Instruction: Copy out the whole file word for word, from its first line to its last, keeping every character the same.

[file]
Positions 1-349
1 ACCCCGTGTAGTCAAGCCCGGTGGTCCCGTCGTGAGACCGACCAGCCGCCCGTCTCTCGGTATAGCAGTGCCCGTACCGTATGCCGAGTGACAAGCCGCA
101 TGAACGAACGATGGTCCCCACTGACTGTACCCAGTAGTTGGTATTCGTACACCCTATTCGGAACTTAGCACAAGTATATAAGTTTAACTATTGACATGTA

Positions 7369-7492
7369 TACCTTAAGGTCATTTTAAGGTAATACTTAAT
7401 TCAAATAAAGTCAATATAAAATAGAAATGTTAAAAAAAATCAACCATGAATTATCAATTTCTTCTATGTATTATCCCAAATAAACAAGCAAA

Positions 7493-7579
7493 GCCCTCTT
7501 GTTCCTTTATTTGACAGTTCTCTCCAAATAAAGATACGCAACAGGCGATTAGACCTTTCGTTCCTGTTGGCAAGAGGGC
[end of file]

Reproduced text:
Positions 1-349
1 ACCCCGTGTAGTCAAGCCCGGTGGTCCCGTCGTGAGACCGACCAGCCGCCCGTCTCTCGGTATAGCAGTGCCCGTACCGTATGCCGAGTGACAAGCCGCA
101 TGAACGAACGATGGTCCCCACTGACTGTACCCAGTAGTTGGTATTCGTACACCCTATTCGGAACTTAGCACAAGTATATAAGTTTAACTATTGACATGTA

Positions 7369-7492
7369 TACCTTAAGGTCATTTTAAGGTAATACTTAAT
7401 TCAAATAAAGTCAATATAAAATAGAAATGTTAAAAAAAATCAACCATGAATTATCAATTTCTTCTATGTATTATCCCAAATAAACAAGCAAA

Positions 7493-7579
7493 GCCCTCTT
7501 GTTCCTTTATTTGACAGTTCTCTCCAAATAAAGATACGCAACAGGCGATTAGACCTTTCGTTCCTGTTGGCAAGAGGGC